Dementia Rating Scale

By on July 1, 2014
person centered approach

What is the Dementia Rating Scale?

Dementia gets worse over time, so health professionals use a dementia rating scale to help determine the stages of dementia. Alzheimer’s disease is the most common type of dementia and the Global Deterioration Scale for Assessment of Primary Degenerative Dementia is often used when assessing the Alzheimer’s disease progression.

The Reisberg Scale

The GDS scale, also known as the Reisberg Scale, is broken down into seven stages of cognitive impairment.

  •  Stage 1: A person in this stage has no memory loss or cognitive impairment. A person can function normally in everyday activities and does not have dementia.
  •  Stage 2: In this stage a person has minimal cognitive impairment that is normal in the aging process. For example, a person might forget names or where they put their keys but other people do not notice the symptoms, and the person does not have dementia.
  •  Stage 3: A person has mild cognitive impairment associated with forgetting things more often, may find it difficult to concentrate and becomes less productive at work. Loved ones will begin to notice that a person gets lost more often or has difficulty finding the right words when talking. At this stage, the person does not have dementia but will develop the disease on average within seven years.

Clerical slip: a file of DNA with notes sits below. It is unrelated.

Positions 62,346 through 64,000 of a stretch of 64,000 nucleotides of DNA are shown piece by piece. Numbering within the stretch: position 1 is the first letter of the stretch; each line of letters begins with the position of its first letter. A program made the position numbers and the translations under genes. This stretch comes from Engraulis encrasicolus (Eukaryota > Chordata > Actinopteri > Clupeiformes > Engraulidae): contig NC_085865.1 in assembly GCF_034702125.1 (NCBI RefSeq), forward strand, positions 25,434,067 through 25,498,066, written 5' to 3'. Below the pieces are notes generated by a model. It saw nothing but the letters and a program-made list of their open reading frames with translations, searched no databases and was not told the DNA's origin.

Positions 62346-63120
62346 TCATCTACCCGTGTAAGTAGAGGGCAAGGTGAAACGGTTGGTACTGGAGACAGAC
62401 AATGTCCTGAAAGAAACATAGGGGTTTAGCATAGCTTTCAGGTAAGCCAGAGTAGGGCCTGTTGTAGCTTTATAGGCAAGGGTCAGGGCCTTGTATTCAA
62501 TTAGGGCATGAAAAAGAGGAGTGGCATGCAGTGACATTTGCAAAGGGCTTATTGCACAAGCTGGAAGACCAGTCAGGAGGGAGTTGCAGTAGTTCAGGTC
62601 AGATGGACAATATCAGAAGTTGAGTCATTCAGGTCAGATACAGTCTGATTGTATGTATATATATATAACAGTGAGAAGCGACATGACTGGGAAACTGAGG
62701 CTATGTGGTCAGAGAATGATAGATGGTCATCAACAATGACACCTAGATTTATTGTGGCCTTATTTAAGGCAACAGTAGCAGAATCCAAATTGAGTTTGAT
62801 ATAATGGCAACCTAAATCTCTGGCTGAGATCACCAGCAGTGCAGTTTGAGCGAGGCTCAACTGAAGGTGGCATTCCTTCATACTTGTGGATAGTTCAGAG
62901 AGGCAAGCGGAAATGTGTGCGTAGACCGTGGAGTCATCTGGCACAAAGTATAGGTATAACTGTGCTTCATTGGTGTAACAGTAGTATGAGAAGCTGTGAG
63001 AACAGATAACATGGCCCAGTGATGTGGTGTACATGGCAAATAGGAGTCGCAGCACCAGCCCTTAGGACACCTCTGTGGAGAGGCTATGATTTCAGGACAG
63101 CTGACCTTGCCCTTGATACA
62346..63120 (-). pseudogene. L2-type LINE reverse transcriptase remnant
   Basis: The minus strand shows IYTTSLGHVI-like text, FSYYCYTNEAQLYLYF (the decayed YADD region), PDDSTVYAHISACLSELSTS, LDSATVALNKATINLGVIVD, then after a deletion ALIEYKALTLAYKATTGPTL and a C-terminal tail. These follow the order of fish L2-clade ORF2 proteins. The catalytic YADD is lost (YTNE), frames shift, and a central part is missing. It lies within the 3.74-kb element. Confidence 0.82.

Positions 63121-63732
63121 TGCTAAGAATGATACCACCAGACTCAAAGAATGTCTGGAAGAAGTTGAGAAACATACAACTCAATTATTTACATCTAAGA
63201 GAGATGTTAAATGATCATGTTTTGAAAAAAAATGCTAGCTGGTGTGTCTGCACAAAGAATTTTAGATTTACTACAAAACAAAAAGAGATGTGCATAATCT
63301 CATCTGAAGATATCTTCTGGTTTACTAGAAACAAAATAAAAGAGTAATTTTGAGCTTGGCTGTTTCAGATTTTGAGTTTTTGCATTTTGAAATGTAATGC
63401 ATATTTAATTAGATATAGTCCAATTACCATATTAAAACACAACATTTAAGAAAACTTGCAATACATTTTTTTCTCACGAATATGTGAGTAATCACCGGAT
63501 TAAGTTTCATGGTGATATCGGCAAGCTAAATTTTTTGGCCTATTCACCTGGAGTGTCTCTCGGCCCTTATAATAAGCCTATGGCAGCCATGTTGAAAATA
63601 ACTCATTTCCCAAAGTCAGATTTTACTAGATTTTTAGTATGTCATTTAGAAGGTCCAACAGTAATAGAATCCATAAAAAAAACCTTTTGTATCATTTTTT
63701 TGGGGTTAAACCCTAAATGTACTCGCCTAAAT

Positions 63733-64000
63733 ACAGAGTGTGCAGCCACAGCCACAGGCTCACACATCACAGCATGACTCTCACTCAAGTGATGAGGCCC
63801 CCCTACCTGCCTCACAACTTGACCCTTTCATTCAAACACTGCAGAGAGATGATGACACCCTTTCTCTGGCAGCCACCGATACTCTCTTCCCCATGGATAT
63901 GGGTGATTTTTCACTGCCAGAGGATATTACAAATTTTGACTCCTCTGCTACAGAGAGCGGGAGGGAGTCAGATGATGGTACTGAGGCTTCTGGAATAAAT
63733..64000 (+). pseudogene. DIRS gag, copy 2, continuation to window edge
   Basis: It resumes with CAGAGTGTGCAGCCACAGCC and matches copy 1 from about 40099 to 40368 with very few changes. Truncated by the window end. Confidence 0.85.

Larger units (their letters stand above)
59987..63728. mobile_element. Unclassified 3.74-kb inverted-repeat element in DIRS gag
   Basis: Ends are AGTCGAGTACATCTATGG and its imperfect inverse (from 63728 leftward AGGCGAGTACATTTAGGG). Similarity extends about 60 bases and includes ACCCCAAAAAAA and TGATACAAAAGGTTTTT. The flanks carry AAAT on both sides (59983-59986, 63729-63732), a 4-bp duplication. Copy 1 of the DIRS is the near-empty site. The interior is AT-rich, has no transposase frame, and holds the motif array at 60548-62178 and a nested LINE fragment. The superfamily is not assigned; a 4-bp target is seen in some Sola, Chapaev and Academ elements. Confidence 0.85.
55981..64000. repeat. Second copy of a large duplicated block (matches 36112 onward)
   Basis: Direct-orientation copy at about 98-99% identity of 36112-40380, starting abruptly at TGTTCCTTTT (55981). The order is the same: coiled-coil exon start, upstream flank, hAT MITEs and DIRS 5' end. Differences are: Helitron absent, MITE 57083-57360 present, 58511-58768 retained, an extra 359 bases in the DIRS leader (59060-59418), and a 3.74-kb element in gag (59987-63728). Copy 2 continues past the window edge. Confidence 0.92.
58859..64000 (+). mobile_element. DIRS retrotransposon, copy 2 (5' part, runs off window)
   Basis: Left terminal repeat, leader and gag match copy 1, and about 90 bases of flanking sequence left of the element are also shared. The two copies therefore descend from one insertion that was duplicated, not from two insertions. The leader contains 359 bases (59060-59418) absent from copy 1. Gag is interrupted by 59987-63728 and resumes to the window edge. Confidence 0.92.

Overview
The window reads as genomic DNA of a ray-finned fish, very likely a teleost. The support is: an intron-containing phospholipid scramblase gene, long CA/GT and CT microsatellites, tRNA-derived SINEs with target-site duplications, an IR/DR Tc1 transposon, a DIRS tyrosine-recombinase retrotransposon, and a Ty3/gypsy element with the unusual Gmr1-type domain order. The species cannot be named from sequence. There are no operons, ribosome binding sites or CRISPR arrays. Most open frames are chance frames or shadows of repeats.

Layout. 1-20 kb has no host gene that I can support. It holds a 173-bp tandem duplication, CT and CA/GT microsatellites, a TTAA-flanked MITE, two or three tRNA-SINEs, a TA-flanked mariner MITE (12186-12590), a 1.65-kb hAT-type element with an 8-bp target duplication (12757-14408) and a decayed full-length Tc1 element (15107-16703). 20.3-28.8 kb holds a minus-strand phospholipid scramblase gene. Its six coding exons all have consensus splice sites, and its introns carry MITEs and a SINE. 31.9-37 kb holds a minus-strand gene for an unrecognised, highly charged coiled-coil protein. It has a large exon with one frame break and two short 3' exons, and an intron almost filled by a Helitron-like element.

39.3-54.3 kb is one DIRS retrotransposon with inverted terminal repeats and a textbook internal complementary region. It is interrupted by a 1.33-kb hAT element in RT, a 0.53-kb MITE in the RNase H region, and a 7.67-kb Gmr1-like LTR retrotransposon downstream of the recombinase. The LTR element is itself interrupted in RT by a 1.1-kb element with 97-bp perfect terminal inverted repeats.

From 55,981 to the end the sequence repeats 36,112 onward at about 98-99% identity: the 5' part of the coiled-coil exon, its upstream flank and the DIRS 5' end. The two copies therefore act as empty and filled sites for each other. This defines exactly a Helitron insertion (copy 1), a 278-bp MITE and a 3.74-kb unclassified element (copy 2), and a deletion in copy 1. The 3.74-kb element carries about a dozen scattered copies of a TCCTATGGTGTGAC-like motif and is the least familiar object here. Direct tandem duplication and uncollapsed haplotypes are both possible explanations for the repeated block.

•  Stage 4: This is the early stage of dementia and a person will exhibit moderate cognitive impairment. A person has more difficulty concentrating and begins to forget recent events. Taking care of personal finances and traveling alone to new places becomes difficult. A person may deny their symptoms, refuse a test for dementia and begin to withdraw from family and friends because socialization becomes a challenge. A physician can detect cognitive declines through a patient interview and exam and this stage lasts an average of two years.